Alternative Therapies for Premenstrual Syndrome
Curing Premenstrual Tension Naturally
Is Moodiness, Pain and Bloating Paralyzing Your Life In the Days Leading Up to Your Period? Just what is premenstrual tension also known as PMS anyway and why does it cause most women so much misery?
Many women report depressed mood, irritability, or anxiety, often combined with physical symptoms such as breast tenderness, headaches, bloated feelings, and weight gain, for up to 2 weeks before the onset of menstruation. Premenstrual tension has been used successfully as a defence in criminal trials, although
Premenstrual Syndrome There are numerous accounts of anecdotal evidence supporting the use of St. John's wort for premenstrual syndrome (PMS) (36). One open, uncontrolled study was conducted to determine the efficacy of St. John's wort in treating PMS. The primary outcome was measured by a daily symptom checklist of 17 symptoms rated on a scale of 0 to 4 based on the Hospital Anxiety and Depression (HAD) scale and modified Social Adjustment Scale (SAS-M) broken down into four subscales mood, behavior, pain, and physical. A total of 25 women were selected to participate in the study in which they received 300 mg hypericum standardized to 900 g hypericin daily. The results from the daily symptoms survey after the first cycle show a statistically significant reduction from the baseline value of 128.42 to 70.11. After the second cycle, there was a further reduction to 42.74. Of the four subscales, St. John's wort had the greatest improvement on the mood subscale (57 ) and the least...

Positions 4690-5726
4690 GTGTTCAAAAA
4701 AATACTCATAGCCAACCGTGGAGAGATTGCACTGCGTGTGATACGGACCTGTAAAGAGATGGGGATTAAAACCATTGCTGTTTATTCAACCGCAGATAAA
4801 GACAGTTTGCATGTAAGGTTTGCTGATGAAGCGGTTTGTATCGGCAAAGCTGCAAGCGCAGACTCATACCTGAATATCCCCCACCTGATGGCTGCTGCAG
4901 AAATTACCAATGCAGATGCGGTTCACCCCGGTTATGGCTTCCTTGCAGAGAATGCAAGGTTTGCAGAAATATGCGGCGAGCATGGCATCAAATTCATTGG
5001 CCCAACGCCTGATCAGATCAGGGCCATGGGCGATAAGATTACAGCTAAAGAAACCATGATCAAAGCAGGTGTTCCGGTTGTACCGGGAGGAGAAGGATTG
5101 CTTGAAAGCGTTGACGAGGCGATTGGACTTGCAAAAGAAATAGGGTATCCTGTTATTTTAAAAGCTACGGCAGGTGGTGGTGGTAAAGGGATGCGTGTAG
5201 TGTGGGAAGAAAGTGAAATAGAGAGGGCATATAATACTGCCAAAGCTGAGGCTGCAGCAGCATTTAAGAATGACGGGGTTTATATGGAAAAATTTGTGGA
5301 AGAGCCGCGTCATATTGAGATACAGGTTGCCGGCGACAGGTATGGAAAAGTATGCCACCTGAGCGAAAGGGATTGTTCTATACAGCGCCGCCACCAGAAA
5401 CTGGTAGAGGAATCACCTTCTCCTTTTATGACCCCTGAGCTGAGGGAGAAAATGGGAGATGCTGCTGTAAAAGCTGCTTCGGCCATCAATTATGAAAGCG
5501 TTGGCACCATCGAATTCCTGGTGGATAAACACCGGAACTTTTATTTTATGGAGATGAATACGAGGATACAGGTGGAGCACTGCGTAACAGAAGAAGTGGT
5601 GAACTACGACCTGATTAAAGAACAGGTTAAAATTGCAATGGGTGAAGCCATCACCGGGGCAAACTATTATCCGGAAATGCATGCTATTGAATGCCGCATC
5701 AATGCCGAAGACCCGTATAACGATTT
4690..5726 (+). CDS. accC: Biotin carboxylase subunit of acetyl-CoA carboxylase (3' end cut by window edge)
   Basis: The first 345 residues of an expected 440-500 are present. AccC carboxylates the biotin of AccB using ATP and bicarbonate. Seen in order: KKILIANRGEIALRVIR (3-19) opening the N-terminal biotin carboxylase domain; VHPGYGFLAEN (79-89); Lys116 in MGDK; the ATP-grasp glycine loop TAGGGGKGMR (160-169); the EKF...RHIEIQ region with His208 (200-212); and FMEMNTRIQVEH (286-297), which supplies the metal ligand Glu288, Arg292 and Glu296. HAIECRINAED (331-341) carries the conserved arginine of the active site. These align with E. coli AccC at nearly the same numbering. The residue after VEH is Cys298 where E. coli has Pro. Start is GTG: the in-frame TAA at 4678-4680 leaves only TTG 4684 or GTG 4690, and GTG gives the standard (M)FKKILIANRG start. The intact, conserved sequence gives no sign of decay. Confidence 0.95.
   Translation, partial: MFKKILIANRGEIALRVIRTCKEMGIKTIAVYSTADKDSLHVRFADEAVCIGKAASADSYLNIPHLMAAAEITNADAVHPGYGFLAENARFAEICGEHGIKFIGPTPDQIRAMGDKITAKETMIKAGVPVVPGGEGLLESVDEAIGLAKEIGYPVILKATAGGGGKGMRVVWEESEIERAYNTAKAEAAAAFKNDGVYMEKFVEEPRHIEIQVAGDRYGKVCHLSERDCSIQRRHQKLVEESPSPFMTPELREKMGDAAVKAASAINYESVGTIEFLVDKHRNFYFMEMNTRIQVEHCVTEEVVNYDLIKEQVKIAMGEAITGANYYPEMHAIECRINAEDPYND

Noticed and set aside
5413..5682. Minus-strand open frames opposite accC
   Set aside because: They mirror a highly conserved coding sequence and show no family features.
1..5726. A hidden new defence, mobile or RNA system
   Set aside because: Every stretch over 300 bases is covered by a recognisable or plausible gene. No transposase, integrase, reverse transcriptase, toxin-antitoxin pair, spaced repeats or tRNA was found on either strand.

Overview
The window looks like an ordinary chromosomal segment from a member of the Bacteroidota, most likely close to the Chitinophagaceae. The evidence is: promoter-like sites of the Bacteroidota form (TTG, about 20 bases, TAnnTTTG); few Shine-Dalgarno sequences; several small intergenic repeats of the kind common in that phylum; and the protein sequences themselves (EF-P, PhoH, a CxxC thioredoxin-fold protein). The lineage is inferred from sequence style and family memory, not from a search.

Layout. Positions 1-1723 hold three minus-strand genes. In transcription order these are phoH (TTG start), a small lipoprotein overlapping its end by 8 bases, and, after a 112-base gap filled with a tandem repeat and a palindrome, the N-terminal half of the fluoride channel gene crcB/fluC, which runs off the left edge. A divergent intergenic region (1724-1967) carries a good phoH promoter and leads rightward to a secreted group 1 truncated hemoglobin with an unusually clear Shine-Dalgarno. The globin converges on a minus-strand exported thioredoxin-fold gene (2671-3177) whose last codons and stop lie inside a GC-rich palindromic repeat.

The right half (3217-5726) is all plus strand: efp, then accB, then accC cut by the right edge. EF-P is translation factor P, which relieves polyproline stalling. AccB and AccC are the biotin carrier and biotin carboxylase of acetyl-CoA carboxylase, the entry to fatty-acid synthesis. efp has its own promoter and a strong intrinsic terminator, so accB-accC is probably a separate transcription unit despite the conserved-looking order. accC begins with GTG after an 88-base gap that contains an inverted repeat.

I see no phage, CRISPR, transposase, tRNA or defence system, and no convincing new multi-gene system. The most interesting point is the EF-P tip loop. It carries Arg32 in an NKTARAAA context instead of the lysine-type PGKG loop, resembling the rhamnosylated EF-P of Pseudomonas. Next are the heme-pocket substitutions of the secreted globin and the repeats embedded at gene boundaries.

The development of sensory neuropathy has been reported in patients taking 2-7 g of pyridoxine per day for a variety of reasons (there is some slight evidence that it is effective in treating premenstrual syndrome). There was some residual damage after withdrawal of these high doses other reports suggest that intakes in excess of 200 mg d are associated with neurologic damage.
Premenstrual syndrome Interest in EPO supplements as a potential treatment for PMS began in the early 1980s, largely as a result of investigational work published by David Horrobin. In the Journal of Reproductive Medicine be reported on positive results obtained in three double-blind placebo-controlled studies and two open trials in women with premenstrual syndrome (Horrobin 1983).
Vitex agnus-castus is an herb that has been used for hundreds of years in Europe for female reproductive system disorders, is well-tolerated, and has established efficacy in helping with some symptoms associated with premenstrual syndrome. The major active constituents of V. agnus-castus are iridoid glycosides, flavonoids, alkaloids, and essential oils. Its dominant pharmacological effect on the body is inhibition of prolactin secretion. V. agnus-castus is available in a variety of dosage forms and its use is gaining popularity in the United States. Although it has a low adverse-effect profile, women should avoid ingesting the herb while trying to become pregnant, during pregnancy, or while nursing.